2 min to complete
As Scylla is a drop-in replacement for Apache Cassandra, it supports CQL.
CQL is a query language that is used to interface with Scylla. It allows us to perform basic functions such as insert, update, select, delete, create, and so on.
CQL is in some ways similar to SQL however there are some differences.
Here are some examples of commonly used CQL commands:
CREATE TABLE heartrate_v1 ( pet_chip_id uuid, time timestamp, heart_rate int, PRIMARY KEY (pet_chip_id) );
INSERT INTO heartrate_v1(pet_chip_id, time, heart_rate) VALUES (123e4567-e89b-12d3-a456-426655440b23, '2019-03-04 07:01:00', 100);
SELECT * from heartrate_v1 WHERE pet_chip_id = 123e4567-e89b-12d3-a456-426655440b23;
DELETE FROM heartrate_v1 WHERE pet_chip_id = 123e4567-e89b-12d3-a456-426655440b23;
You’ll have a chance to run these later on. For a full reference of CQL commands, see here.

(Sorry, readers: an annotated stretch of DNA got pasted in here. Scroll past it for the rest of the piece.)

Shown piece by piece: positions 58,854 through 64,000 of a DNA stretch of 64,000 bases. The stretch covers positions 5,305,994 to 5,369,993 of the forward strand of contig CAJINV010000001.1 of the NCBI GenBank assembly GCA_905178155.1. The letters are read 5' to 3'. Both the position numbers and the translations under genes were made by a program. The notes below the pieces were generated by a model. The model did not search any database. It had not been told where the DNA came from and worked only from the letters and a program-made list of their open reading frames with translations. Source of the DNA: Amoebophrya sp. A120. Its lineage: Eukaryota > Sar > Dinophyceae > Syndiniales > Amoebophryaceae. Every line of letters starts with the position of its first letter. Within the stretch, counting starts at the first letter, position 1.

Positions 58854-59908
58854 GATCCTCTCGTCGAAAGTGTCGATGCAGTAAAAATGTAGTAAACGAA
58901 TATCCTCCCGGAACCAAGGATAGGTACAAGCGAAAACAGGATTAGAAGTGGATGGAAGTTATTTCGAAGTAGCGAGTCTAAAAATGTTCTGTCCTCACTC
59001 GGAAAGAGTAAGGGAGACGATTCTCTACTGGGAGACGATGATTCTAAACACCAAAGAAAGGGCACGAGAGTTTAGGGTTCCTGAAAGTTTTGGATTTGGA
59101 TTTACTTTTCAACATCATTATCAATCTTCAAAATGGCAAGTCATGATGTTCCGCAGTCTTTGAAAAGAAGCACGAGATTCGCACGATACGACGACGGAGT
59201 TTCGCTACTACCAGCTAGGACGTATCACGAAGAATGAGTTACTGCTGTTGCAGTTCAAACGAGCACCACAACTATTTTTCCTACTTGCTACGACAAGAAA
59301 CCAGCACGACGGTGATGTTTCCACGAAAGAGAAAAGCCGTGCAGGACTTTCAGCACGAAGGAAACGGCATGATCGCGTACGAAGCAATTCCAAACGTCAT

The CQL Shell is an interactive Command Line Interface to interact with the database. The connection is established to any one of the nodes, which is then designated as the coordinator node for that specific connection. The coordinator node manages the request path and the response back to the client.
To enter the cqlsh mode we would type cqlsh:
$ cqlsh <node_ip>
We’ll see an example of that later on in this lesson, with a chance to try it hands on.